Local voters passed a long list of school bond measures on Nov. 8. Measures I and J will fund projects at Santa Barbara Unified School District campuses including Santa Barbara High School.  (Sam Goldman / Noozhawk photo)

The renovation project was first conceived in 2010, and fundraising only recently has been completed after kicking off in 2015, according to the Foundation for Santa Barbara High School, which is spearheading the project.

Proposition 55 will bolster education funding by extending personal income tax increases for another 12 years.

Originally enacted in 2012 through Proposition 30, the tax increases were slated to expire in 2019, and apply to single filers making $250,000 and joint filers making $500,000.

The new initiative passed with 62.2 percent of the vote, according to preliminary results from the Secretary of State's Office. 

Eighty-nine percent of the funds will go to K-12 schools, and 11 percent to community colleges.

Though the money cannot go toward administrative costs, school boards can decide how they want to spend it.

Cirone said that Proposition 55 money could be put toward a wide array of uses locally, including school programming, the arts, new technology and deferred maintenance projects.

The proposition also allocates up to $2 billion a year in certain years for low-income healthcare programs.

According to the Legislative Analyst’s Office, education spending makes up more than half of the state’s $122-billion budget.

Critics said Prop 55 only prolongs the state’s considerable reliance on high earners to fund education.

Proposition 58, which deals with English learning policies, passed by the widest margin at 72.6 percent, according to the Secretary of State's Office. 

The measure, placed on the ballot by the state legislature, repeals most of 1998’s Prop 217, and no longer requires English-only education for English learners.

The Legislative Analyst’s Office estimates about one-fifth of California students are learning English in addition to other standard subjects.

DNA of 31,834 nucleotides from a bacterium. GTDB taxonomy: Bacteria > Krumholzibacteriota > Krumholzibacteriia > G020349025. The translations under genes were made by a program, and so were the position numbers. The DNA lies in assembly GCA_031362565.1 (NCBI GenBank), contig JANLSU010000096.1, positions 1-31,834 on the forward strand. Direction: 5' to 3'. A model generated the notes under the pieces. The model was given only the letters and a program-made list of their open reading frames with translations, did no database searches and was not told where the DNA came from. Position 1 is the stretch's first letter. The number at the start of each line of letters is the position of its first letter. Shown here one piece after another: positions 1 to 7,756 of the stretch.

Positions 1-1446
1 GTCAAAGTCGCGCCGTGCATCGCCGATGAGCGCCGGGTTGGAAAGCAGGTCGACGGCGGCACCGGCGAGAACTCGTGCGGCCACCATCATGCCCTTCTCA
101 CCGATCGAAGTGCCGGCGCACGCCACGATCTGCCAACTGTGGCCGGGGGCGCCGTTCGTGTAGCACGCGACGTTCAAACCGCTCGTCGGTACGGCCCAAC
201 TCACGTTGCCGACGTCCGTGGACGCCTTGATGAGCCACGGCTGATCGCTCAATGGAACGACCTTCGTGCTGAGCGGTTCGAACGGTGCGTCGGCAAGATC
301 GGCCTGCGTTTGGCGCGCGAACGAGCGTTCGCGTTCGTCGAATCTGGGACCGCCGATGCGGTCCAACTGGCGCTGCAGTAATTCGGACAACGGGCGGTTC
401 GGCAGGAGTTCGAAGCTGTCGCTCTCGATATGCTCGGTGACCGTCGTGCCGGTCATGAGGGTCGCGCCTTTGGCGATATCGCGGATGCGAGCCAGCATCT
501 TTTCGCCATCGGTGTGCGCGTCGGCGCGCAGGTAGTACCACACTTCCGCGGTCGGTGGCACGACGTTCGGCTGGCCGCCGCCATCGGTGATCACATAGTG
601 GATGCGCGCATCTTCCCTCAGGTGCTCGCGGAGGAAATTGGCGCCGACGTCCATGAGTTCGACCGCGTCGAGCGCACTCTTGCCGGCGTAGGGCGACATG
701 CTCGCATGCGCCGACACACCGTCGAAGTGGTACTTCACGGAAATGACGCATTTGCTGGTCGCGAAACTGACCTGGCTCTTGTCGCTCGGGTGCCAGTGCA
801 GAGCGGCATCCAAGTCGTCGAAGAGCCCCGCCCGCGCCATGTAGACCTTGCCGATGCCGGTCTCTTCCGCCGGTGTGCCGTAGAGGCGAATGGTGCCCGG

Under Proposition 58, these students are no longer mandated to have their subjects taught only in English, though the requirement that public-school students become proficient in the language remains intact.

“From my perspective, 58 was good legislation because what it’s allowing for is flexibility,” Cirone said.

“The emphasis will always be literacy, but it allows for different pathways to literacy” based on a district’s situation and needs, he said.

Some local districts are moving toward dual-language immersion programs that allow English learners to be taught in both English and their native language, Cirone said.

The increasingly popular approach, which previously required parents to obtain a waiver, also allows native English speakers the chance to learn another language.

The initiative additionally requires districts to gather annual feedback from parents and the community as they develop bilingual programs.

Noozhawk staff writer Sam Goldman can be reached at .(JavaScript must be enabled to view this email address). Follow Noozhawk on Twitter: @noozhawk, @NoozhawkNews and @NoozhawkBiz. Connect with Noozhawk on Facebook.